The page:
Most space RPGs straddle a spectrum. On the one side is exploration with all the strange new worlds and hexcrawl discovery expected by flying out into the black. On the other is economics full of wily trading, shifty smuggling and all the jobs taken to keep the ship full of fuel and the crew well-fed. The current edition of Traveller walks this line as well, though the official releases tend to lean more towards exploration than wretched hives of scum and villainy. That’s how Scoundrels of Brixton caught my attention. The designers, Jeffrey A. Jones and Adam Kovac, sent along a review copy of the first book in the line, Under A Hard Sun. Does the setting make its payments on time? Let’s play to find out.
Brixton is the name of the system detailed in Under The Hard Sun, which is one area where this line stands out from other space games. Most location sourcebooks detail multiple planets in a sprawling sector of space. These books skip around to detail elements on multiple planets orbiting the same star. There’s a magazine-like feel to the book as it goes from criminal organizations to important individuals to a handful of plot hooks. The book kicks off with a short timeline that aptly sums up how the Brixton sector was settled and why it’s still important. It’s a trade and transport hub with a planet rich in an essential element to make FTL drives work.
The planet detailed in this book covers the two main parts of this plot point. Deluvia is the planet that contains the essential element Skelucium and Sky City is the massive orbital station where the rich and the poor both do their best to make a living from what’s buried inside the planet. Each location features short write ups of locations, factions, history and some adventure hooks. None of these of overstay their welcome and have just enough info that they can fit in whatever science fiction the Game Master might be using. Though these books use the Cepheus Engine and are built using Traveller game stats, it wouldn’t take much to convert them to other settings.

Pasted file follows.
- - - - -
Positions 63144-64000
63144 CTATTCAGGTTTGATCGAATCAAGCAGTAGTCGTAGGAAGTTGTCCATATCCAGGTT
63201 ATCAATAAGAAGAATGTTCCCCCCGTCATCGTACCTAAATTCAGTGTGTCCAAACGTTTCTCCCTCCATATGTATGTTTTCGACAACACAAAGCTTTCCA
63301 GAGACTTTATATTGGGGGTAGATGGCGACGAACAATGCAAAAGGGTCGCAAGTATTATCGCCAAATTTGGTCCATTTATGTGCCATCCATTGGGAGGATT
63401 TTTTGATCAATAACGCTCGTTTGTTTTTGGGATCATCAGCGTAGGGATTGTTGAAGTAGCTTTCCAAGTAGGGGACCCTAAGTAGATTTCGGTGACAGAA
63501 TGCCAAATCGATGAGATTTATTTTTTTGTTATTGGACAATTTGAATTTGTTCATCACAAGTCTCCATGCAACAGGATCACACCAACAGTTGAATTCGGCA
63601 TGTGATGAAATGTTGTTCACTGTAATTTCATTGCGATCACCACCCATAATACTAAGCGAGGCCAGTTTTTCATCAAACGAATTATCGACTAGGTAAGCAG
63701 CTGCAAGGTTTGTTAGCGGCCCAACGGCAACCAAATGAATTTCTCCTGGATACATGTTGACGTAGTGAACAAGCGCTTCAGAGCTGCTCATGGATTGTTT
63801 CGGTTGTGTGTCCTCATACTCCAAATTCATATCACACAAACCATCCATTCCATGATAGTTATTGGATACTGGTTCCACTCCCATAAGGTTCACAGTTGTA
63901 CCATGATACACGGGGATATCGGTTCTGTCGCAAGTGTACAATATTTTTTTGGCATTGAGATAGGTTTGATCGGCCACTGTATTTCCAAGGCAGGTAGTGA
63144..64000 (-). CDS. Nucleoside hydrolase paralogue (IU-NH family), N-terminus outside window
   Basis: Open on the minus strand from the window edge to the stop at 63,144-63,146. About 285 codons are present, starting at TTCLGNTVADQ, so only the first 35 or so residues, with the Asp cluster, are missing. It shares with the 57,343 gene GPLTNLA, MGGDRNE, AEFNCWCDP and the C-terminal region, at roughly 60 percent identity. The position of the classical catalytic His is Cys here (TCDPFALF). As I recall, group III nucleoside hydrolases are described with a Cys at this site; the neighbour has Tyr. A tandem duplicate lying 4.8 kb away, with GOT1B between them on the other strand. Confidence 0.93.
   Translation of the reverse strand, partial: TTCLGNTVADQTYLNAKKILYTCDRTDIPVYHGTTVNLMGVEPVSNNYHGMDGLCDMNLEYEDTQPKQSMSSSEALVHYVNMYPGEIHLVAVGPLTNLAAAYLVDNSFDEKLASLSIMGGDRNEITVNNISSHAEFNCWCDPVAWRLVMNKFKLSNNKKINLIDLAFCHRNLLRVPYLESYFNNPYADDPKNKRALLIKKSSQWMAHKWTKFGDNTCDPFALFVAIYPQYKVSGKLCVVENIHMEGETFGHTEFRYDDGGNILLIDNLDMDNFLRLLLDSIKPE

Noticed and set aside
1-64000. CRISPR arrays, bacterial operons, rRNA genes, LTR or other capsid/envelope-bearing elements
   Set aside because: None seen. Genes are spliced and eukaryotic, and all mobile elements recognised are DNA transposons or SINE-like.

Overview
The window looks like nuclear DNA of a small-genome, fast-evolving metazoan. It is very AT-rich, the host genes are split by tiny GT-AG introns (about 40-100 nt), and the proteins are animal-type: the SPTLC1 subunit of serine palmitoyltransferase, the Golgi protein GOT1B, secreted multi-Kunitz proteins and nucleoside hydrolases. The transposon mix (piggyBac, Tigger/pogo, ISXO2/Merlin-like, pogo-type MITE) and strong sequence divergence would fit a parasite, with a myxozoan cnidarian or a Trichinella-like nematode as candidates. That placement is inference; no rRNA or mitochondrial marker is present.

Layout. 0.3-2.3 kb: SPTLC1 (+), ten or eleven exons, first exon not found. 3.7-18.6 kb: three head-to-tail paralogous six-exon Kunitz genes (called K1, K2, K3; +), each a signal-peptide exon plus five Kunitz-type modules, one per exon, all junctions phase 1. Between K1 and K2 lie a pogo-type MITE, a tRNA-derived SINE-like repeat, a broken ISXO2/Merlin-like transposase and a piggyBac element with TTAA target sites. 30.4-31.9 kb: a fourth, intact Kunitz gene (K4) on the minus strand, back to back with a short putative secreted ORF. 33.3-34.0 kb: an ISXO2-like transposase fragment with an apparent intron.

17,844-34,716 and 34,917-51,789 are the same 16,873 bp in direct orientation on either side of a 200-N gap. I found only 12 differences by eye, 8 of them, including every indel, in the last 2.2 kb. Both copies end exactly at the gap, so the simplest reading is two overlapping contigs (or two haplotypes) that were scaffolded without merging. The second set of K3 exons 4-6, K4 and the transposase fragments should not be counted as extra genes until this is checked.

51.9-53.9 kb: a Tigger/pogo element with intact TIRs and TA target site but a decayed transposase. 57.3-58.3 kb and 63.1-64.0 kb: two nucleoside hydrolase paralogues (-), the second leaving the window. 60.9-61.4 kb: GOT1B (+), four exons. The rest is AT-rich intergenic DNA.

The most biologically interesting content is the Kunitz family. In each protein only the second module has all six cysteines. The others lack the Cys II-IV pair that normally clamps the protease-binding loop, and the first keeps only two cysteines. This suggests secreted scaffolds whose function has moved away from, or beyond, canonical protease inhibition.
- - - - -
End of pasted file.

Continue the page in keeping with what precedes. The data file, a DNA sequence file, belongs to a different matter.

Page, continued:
What stood out for me from the first two issues (the second recently crowdfunded) were the feel of the locations. Most settings lean into places like this as frontier towns and lonely outposts in the middle of nowhere. Deluvia feels more like a Rust Belt state with settlements that feel like industrialized slums. They were built up quickly with little comfort or safety in mind for the workers and grind out their product with little care of the human cost or the criminals that have moved in to fill the power vacuum. Sky City falls back on more traditional tropes in this style of game but it feels like a big city like New York or London where the haves and the have-nots still occasionally need to be reminded of the other’s existence. Brixton feels like it would be a great base of operations for a game where players jet off into the unknown for a few sessions and then come home to make the lives for their friends and family back home a little better for a short while.
Scoundrels of Brixton offers a great, short resource for anyone who wants to add setting elements to their space exploration game that reflect worlds exploited by the powers that be.
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